The clock is about to begin ticking down on Ron DeSantis’ presidential announcement.
On Monday, the Florida governor’s political operation is set to move into its new base of operations, which will trigger disclosure requirements with federal officials.
The DeSantis political operation is currently housed in downtown Tallahassee, but staffers are set to make a short move to a new downtown location that will serve as a more official campaign home, according to a source familiar with the campaign’s plans, as well as another person knowledgeable about the move.
That move will require the not-yet-filed campaign to spend more than $5,000 and, under Federal Election Commission guidelines, when someone running for federal office spends more than $5,000, they are required to register, file financial reports and designate a principal campaign committee.
Functionally, the office move will require DeSantis to file paperwork with federal election officials within 15 days, thus acknowledging publicly for the first time that he is running for president.
“The DeSantis team has been housed at the Florida GOP building since the re-elect,” said a veteran Republican consultant. “They are gearing up to move out soon. In moving, they would be spending funds and [it] most likely would force them to file a ‘Form 1‘ with the FEC, which would force an announcement sooner rather than later.”
“This move kicks off the countdown,” according to a source close to DeSantis’ political operation. “Hard to see how you turn back after that.”
A DeSantis spokesperson declined to comment.
The move and the forthcoming filing represent the most concrete steps of what has long been a behind-the-scenes effort to slowly build up a DeSantis political operation that, in his first years in office, has been notoriously small.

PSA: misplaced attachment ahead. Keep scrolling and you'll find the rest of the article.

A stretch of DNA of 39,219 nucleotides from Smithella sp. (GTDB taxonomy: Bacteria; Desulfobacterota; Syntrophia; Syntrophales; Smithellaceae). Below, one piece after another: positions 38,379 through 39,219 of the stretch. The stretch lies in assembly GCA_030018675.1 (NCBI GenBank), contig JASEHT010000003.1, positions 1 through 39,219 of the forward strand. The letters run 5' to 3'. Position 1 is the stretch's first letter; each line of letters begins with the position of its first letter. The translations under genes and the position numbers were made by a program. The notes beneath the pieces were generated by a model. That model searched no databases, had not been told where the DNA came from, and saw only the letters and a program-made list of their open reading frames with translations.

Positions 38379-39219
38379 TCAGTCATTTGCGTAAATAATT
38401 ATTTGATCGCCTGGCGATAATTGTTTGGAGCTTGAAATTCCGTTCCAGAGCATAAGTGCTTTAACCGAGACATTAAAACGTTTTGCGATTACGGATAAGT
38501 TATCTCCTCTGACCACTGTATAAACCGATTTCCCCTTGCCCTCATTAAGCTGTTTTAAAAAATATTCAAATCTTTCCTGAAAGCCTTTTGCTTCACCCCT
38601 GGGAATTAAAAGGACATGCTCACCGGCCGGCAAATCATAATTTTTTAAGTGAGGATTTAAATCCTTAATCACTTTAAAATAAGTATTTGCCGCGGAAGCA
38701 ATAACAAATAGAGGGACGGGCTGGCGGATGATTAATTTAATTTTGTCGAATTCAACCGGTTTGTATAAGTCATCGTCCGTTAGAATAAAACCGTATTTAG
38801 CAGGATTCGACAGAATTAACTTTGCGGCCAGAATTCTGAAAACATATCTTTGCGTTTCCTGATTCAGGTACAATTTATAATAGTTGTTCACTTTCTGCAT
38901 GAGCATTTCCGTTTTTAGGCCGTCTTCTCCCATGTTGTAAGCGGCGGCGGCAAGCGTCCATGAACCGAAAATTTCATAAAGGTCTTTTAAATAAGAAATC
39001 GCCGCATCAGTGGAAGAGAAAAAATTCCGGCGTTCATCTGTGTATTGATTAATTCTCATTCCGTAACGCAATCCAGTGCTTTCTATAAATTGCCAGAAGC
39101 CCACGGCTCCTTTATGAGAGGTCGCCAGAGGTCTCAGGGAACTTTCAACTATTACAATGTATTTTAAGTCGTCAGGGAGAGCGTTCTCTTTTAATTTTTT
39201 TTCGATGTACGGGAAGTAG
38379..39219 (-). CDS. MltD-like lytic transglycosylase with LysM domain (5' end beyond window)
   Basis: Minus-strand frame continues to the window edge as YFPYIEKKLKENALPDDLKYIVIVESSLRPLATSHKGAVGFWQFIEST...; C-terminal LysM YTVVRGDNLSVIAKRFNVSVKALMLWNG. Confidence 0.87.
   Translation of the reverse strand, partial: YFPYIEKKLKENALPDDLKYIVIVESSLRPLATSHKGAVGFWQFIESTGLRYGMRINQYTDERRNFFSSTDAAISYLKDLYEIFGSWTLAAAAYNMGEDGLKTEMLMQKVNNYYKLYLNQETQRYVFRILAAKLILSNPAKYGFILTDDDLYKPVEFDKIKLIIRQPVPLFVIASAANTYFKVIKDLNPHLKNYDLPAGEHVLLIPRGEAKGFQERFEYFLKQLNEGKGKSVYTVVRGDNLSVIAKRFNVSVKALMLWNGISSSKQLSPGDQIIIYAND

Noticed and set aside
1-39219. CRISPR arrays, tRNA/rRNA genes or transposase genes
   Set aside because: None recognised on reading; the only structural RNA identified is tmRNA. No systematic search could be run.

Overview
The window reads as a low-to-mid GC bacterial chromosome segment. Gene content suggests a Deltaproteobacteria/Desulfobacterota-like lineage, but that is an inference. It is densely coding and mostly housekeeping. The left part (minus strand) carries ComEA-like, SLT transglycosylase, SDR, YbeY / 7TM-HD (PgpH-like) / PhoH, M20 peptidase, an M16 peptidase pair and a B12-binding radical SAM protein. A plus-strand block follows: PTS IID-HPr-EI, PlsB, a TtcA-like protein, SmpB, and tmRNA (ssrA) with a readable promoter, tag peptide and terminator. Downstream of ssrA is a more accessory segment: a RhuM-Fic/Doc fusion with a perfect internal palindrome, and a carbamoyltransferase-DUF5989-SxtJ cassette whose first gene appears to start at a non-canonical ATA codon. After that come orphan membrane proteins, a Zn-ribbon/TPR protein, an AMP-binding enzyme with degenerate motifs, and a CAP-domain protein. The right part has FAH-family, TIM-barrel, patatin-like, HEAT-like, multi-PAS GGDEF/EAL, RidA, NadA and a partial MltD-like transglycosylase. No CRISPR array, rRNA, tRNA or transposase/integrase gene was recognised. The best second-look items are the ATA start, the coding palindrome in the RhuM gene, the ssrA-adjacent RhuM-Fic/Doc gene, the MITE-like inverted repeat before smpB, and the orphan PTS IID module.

A DeSantis-aligned super PAC called Never Back Down has raised tens of millions of dollars and served as the attack dog against former President Trump, whose regular swipes against DeSantis have so far largely been ignored by the governor. The organization is also airing pro-DeSantis TV ads and building out staff in key states across the country to have presidential-level infrastructure in place for a formal launch. DeSantis advisers told NBC News in April that they were plotting out a long-haul delegate strategy that would involve a lengthy battle with Trump.
DeSantis and his wife, Casey, have also started to hold dinners with small groups of donors in the Florida governor’s mansion to try and build out an already substantial fundraising base. According to a source familiar with the operation, DeSantis has hosted eight dinners over the last two weeks. Each one has had between 15 and 20 of the “biggest and the best” donors from around the country.
“The people that were at these dinners were very carefully selected major raisers,” the source said.
The source, who attended one of the dinners, said that prior to the meal the guests had the opportunity to attend a briefing with the senior staff, who answered questions and addressed any concerns from the donors. The person added that, in their experience, this kind of transparency from staff members with donors was unprecedented.